Rick Newitter -- SVB Leerink -- Analyst

All right, great. And I do have a follow up. So I know that Alpha-1 antitrypsin deficiency program hasn't been in the forefront for a bit. But I was just hoping to get your most recent thoughts on this as a target in gene editing, now that we have some validated clinical data from RNA -- knocked down for this disease.

John Leonard -- President and Chief Executive Officer

Yes. Thanks for the question. As Laura said in some of her comments, there's a lot going on in the background at the Company. We certainly spend a lot of our time talking about what we call the big three programs that are moving into the clinic, and that's certainly an area of focus for these kinds of discussions. But we're very excited about the work that we've done with our gene insertion work. Some of that data has been presented previously for the hemophilia space. We've presented some data with respect to Alpha-1 in Murine models. And it's an area of active investigation for us thinking about how well we can express human proteins of interest in other targets, including Alpha-1 antitrypsin. So, this is an area that I would encourage you to stay tuned with.

Rick Newitter -- SVB Leerink -- Analyst

All right, great. Thanks for taking our questions.

Operator

The next question comes from Steve Seedhouse of Raymond James. Please go ahead.

Steve Seedhouse -- Raymond James -- Analyst

Good morning. Thank you. The dose escalation, part of the TTR study looks like it's enrolling treatment naive patients with respect to knockdown therapies, but patients can, I think, stop tafamidis for example, and join the study a couple weeks later. Can you just talk about whether that's an important population to ensure you enroll to get some data on in Phase 1 with tafamidis switchers and then also knockdown switchers potentially in the dose expansion part? And relatedly, just curious what percent of the sort of diagnosed addressable market by the time you launch would you anticipate already being on treatment with tafamidis or knock down therapy?

John Leonard -- President and Chief Executive Officer

Yeah. So for the first part of your question, tafamidis as you know, has a different mechanism of action. That's a stabilizer as opposed to an agent that lowers TTR levels. So, it was our judgment and interactions with KOLs and other experts concurred that that really would have little influence in terms of actually measuring TTR levels. And so what we do is, ask that patients who have received tafamidis or are receiving tafamidis as they come for screening, wash that out, and the effects at that point are not present in the body, doesn't affect TTR levels, so that we're then able to carry out the assessments that we need in our Phase 1 study. So it's a different kind of situation from the Gene silencers, as you see. It's -- the reason we include them is not necessarily to get experience in tafamidis switchers, although I guess you could say that that will be maybe a happy outcome of this particular study. It really just makes it available, makes the study available to a larger patient population and permits us to enroll it more quickly, and get the data that we need. With respect to the proportion of the market that will have been on tafamidis and that will be -- patients that we are thinking about down the road, that's a little hard for me to speculate on at this point in time. We're talking about a few years from now. So I think that's best that we come back to that at a future date and think about how that may impact our study or not at that time.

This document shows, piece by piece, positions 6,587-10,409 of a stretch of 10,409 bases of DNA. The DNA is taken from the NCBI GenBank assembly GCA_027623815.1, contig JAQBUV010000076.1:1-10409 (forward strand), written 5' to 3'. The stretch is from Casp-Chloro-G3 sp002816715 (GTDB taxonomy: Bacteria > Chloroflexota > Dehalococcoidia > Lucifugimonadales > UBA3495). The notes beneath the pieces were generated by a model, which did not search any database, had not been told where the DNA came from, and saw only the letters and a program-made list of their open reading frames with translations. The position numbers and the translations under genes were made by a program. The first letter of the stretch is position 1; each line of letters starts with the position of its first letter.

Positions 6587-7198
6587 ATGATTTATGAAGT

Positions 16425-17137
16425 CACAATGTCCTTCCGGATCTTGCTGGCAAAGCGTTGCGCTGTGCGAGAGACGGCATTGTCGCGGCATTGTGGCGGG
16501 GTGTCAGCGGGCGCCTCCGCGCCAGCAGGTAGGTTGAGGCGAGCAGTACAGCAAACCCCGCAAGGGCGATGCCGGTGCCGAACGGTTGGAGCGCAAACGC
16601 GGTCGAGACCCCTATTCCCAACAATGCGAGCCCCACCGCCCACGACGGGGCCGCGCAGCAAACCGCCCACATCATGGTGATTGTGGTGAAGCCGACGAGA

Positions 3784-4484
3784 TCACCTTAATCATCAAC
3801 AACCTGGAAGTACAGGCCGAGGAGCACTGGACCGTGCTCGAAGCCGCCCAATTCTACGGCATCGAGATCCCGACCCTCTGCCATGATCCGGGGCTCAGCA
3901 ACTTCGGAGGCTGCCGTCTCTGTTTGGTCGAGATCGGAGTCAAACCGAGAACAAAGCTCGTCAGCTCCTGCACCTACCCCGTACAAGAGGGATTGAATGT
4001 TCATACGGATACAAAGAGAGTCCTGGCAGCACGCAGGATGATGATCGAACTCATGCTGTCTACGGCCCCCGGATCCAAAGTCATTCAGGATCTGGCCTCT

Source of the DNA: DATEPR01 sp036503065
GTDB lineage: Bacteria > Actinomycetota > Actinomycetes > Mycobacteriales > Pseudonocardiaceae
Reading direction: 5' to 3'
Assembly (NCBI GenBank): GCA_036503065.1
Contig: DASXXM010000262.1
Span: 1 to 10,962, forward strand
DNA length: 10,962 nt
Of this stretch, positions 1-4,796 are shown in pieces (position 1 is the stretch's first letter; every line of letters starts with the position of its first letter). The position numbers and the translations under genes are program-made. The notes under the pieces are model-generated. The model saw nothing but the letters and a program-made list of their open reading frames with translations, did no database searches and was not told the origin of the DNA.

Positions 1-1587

Steve Seedhouse -- Raymond James -- Analyst

Great. Thank you.

John Leonard -- President and Chief Executive Officer

Sure.

Operator

The next question comes from Yanan Zhu of Wells Fargo. Please go ahead.

Steve Seedhouse -- Raymond James -- Analyst

Hi, thanks for taking my questions and congrats on the progress. So first, on the TTR program, thanks for the clarity you provided for the long-term development path beyond the Phase 1 study. Just curious, the ongoing pivotal trials of RNA therapeutics in ATTR cardiomyopathy have the 600 patients to 700 patients in the treatment arms. So what trial size do you think would be required for a genome editing trial? I guess, 600 patients to 700 patients would be unprecedented for any gene therapy or genome editing trial. So I would like to hear your thoughts there. And then on the Phase 1 study, as you begin to dose patients, is there a requirement for a waiting period between patients and also between cohorts. And lastly, in the Phase 2 portion -- I'm sorry, in the dose expansion portion of the Phase 1 trial, do you plan to look at liver biopsy for editing efficiency or tissue biopsy to look at TTR amyloid clearance in the tissue? Thank you.

John Leonard -- President and Chief Executive Officer